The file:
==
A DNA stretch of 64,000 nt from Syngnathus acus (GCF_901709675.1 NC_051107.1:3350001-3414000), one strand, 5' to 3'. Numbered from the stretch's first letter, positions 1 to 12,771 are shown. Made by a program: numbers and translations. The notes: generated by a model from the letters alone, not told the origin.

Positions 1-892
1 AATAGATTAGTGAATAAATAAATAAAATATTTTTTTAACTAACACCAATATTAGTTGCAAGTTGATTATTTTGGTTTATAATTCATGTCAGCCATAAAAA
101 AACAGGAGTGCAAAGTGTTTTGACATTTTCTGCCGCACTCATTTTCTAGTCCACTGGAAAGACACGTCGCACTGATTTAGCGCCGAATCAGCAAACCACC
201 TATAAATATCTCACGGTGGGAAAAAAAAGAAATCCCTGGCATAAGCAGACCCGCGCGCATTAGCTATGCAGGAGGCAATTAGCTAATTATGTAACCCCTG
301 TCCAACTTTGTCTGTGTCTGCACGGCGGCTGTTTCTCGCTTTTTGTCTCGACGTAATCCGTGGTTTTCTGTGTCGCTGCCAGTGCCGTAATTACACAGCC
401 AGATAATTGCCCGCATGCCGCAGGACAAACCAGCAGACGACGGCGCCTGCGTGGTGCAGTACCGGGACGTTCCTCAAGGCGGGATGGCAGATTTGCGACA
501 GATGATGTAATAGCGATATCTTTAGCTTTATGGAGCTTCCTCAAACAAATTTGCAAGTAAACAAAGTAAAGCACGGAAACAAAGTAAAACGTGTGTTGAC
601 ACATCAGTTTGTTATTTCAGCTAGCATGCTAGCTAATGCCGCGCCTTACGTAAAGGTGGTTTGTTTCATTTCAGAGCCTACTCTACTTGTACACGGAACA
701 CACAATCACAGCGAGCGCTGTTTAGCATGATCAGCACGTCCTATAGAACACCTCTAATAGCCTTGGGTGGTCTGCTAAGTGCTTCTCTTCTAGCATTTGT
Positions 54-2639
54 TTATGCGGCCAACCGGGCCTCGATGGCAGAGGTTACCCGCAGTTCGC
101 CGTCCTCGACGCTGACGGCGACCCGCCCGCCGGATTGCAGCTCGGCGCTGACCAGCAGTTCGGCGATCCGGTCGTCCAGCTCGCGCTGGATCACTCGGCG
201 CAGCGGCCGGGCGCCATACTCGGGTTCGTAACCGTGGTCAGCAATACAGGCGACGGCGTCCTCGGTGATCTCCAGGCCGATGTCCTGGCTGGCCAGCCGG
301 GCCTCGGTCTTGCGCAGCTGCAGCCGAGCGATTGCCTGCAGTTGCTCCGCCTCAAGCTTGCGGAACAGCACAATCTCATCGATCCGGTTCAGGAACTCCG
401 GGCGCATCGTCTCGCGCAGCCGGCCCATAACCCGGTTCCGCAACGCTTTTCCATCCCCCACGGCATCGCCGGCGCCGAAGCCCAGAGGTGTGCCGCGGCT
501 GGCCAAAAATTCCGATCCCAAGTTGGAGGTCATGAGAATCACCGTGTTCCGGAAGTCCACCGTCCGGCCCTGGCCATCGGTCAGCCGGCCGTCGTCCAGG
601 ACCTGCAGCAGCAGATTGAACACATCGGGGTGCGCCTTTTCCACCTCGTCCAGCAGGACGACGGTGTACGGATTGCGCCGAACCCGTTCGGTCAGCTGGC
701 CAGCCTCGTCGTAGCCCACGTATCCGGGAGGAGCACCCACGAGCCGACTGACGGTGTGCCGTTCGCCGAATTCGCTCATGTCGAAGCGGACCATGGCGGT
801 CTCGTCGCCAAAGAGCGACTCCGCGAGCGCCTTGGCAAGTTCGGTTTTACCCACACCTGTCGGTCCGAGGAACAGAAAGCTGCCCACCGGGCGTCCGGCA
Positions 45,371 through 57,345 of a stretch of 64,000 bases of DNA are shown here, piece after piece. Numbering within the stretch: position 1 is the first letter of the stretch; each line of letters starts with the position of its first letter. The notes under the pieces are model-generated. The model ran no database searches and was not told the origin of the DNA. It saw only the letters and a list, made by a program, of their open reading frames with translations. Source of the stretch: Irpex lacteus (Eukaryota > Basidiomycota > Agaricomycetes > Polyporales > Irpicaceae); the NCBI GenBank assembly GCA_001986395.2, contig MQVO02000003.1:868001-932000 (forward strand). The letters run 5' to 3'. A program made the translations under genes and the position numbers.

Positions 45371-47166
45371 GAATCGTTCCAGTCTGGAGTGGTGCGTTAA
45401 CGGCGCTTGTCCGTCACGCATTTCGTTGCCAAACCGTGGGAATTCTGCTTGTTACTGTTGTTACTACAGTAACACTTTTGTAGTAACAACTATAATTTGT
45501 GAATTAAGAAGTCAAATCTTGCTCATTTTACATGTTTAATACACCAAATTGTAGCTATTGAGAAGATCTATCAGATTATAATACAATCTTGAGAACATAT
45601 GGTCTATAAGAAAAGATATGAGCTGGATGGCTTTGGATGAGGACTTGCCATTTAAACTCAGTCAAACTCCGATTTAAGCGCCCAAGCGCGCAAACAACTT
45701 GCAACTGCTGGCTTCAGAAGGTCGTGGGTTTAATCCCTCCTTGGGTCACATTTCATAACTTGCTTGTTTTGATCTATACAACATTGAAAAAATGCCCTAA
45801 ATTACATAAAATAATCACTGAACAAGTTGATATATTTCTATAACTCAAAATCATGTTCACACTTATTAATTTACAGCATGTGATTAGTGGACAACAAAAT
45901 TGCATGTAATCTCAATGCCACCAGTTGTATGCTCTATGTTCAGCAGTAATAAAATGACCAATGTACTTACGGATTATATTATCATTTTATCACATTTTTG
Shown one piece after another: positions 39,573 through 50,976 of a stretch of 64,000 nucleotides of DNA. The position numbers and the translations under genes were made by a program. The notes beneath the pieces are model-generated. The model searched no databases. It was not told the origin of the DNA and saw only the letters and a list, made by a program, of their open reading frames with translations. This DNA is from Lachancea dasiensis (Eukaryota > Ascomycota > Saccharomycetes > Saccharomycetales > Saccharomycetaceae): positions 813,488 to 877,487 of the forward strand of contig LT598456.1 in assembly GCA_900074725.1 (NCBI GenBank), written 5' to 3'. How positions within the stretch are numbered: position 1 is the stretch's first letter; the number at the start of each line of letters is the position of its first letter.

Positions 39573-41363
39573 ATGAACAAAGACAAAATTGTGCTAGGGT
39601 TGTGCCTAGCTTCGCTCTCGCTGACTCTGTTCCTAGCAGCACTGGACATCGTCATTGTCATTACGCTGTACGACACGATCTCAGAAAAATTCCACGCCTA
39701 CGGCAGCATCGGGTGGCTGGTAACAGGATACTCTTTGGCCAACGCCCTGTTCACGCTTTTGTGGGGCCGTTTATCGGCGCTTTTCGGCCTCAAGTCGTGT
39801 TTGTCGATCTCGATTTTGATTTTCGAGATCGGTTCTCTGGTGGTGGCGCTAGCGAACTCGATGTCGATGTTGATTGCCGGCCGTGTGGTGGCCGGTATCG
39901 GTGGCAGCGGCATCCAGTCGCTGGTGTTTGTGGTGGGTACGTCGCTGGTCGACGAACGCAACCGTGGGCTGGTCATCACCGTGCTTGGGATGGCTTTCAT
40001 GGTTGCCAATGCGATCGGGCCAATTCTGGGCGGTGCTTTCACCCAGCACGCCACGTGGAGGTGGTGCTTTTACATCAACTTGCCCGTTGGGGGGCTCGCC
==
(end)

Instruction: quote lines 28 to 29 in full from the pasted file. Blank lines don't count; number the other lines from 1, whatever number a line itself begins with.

45801 ATTACATAAAATAATCACTGAACAAGTTGATATATTTCTATAACTCAAAATCATGTTCACACTTATTAATTTACAGCATGTGATTAGTGGACAACAAAAT
45901 TGCATGTAATCTCAATGCCACCAGTTGTATGCTCTATGTTCAGCAGTAATAAAATGACCAATGTACTTACGGATTATATTATCATTTTATCACATTTTTG